To complicate the management of grants, many program personnel have never worked as faculty members in academic situations and have not written any grant proposal. But they are put in positions to decide the fate of scientists.  Of lately, due to easy access or networking many POs are being recruited from intramural NIH with little scrutiny.  The selection is not as rigorous as a faculty member’s, and often selection occurs based on personal likings rather than academic credentials.  Because of personal connections many of them get rapidly promoted to GS15 level and some to senior positions with salaries more than $200K per year, equivalent to a senior tenured professor at any prestigious institution.  Thus, extramural NIH has to be more transparent and selective when it comes to hiring.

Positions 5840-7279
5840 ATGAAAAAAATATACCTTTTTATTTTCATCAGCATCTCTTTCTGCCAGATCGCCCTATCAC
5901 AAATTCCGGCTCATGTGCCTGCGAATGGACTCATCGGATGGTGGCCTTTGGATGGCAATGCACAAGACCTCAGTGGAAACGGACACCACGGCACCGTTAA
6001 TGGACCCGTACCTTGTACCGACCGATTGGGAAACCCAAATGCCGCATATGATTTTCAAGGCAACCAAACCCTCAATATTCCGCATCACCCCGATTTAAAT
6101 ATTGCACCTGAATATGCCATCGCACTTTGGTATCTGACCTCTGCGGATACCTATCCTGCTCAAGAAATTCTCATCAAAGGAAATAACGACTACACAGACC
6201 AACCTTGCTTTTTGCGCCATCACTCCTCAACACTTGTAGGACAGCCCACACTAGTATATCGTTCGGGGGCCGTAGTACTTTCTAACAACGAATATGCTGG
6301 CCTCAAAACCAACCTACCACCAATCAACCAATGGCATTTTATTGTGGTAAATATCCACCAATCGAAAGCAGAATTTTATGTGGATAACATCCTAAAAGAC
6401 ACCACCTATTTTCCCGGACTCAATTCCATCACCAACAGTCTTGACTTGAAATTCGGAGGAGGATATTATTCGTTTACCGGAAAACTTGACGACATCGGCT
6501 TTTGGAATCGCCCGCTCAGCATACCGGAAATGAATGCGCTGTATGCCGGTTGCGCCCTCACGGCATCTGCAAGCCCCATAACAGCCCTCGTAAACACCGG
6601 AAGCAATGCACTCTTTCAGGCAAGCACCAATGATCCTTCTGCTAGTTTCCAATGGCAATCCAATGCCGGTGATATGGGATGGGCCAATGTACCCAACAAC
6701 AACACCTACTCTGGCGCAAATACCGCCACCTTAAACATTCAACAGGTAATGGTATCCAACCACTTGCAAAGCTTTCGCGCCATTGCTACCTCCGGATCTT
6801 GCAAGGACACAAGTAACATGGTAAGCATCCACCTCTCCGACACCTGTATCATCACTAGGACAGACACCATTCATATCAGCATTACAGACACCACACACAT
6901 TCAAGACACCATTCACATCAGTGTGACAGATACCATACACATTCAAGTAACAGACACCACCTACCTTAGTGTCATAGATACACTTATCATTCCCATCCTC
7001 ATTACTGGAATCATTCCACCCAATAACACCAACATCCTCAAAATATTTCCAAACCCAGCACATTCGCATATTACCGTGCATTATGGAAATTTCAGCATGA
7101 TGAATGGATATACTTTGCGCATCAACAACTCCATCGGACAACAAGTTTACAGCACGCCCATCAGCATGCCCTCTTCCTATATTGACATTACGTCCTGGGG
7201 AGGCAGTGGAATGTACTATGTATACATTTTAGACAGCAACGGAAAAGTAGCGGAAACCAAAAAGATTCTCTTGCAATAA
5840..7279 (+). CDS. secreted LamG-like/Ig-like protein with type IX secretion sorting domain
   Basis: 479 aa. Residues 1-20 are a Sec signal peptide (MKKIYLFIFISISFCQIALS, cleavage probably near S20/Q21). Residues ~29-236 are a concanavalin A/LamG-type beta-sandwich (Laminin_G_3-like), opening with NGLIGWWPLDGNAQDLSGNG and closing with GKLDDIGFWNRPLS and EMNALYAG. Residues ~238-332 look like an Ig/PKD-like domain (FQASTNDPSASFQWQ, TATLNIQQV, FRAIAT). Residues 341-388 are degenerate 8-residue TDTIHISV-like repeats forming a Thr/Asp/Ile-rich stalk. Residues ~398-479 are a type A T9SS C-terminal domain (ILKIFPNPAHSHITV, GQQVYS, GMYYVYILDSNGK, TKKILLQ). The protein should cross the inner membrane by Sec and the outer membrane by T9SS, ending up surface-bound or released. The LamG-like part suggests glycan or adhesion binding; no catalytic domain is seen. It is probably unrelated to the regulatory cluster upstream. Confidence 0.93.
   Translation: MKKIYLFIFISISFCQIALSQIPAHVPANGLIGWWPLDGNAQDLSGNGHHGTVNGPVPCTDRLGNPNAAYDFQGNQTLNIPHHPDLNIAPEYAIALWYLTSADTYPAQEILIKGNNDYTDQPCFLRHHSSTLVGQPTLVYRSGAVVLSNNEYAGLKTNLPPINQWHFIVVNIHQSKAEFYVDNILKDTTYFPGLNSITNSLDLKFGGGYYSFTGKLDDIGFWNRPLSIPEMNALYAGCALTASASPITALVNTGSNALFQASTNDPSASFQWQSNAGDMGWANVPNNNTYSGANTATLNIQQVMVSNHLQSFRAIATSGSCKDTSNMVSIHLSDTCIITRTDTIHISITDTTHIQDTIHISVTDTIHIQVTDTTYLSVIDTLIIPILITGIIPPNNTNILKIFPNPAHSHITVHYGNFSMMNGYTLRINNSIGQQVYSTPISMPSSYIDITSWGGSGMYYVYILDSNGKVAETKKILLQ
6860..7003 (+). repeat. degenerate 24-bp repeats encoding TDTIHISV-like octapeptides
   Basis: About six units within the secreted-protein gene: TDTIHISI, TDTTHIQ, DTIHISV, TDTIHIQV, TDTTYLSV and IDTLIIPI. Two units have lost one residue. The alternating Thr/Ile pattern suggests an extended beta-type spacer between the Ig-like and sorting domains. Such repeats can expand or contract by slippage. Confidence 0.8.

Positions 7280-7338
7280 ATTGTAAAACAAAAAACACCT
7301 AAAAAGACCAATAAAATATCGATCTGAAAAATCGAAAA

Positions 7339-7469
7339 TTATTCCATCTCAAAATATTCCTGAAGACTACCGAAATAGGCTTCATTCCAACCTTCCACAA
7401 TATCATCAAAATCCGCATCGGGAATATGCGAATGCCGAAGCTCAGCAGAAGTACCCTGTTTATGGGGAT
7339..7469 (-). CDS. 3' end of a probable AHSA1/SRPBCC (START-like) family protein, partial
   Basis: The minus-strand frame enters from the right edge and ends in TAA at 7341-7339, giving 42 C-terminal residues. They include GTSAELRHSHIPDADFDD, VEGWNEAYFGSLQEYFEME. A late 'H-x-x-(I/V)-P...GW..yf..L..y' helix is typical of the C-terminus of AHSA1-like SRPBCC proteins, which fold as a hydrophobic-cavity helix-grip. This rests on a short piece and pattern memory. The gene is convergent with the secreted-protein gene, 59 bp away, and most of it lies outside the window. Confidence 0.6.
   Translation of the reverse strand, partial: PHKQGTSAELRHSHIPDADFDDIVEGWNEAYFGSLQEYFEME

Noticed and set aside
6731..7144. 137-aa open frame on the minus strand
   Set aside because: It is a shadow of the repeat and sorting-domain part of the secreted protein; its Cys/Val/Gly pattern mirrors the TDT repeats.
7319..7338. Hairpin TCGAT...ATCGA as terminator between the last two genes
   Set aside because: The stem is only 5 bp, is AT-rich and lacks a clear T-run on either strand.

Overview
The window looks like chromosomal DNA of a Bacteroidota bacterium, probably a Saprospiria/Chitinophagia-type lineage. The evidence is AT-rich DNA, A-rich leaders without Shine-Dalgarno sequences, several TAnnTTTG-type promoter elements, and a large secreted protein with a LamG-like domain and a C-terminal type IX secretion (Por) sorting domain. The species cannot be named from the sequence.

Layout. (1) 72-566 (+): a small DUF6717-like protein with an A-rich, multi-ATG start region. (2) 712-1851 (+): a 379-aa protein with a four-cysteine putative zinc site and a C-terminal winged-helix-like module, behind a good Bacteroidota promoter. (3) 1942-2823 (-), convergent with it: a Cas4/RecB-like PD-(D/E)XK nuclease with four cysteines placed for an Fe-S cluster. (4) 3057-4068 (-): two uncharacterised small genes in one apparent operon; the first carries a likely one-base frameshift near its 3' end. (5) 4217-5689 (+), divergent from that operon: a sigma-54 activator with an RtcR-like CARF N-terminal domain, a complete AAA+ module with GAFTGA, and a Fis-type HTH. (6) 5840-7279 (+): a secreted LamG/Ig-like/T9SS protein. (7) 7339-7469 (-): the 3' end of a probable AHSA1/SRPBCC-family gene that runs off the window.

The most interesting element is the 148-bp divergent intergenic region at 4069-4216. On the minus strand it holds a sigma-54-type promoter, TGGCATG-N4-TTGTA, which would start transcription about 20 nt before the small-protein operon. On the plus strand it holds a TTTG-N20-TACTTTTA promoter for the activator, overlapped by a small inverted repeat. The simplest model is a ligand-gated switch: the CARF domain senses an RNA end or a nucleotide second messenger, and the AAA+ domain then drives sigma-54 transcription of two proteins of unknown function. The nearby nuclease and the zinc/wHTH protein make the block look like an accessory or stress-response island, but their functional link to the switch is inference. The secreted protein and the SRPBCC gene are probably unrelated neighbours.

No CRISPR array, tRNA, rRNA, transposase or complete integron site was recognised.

It is puzzling as to why the extramural NIH has a separate Center for Scientific Review (CSR) for grant proposal reviews.  While NSF and other federal agency program persons are allowed to review, manage and negotiate grant funds, most NIH program persons have no authority whatsoever on negotiating grant expenses.  There are some lessons for NIH to learn from other federal and private organizations when it comes to managing federal research funding.